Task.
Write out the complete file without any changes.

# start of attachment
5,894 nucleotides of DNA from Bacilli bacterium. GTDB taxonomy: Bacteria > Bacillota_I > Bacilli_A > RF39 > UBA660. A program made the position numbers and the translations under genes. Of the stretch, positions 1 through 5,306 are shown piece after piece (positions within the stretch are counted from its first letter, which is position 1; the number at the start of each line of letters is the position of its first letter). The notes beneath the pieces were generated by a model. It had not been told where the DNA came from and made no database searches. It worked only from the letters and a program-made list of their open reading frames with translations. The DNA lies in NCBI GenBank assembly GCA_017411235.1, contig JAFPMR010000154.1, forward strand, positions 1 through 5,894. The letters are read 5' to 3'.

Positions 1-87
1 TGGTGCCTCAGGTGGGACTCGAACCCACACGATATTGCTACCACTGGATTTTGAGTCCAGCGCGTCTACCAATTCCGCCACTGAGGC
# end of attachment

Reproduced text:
5,894 nucleotides of DNA from Bacilli bacterium. GTDB taxonomy: Bacteria > Bacillota_I > Bacilli_A > RF39 > UBA660. A program made the position numbers and the translations under genes. Of the stretch, positions 1 through 5,306 are shown piece after piece (positions within the stretch are counted from its first letter, which is position 1; the number at the start of each line of letters is the position of its first letter). The notes beneath the pieces were generated by a model. It had not been told where the DNA came from and made no database searches. It worked only from the letters and a program-made list of their open reading frames with translations. The DNA lies in NCBI GenBank assembly GCA_017411235.1, contig JAFPMR010000154.1, forward strand, positions 1 through 5,894. The letters are read 5' to 3'.

Positions 1-87
1 TGGTGCCTCAGGTGGGACTCGAACCCACACGATATTGCTACCACTGGATTTTGAGTCCAGCGCGTCTACCAATTCCGCCACTGAGGC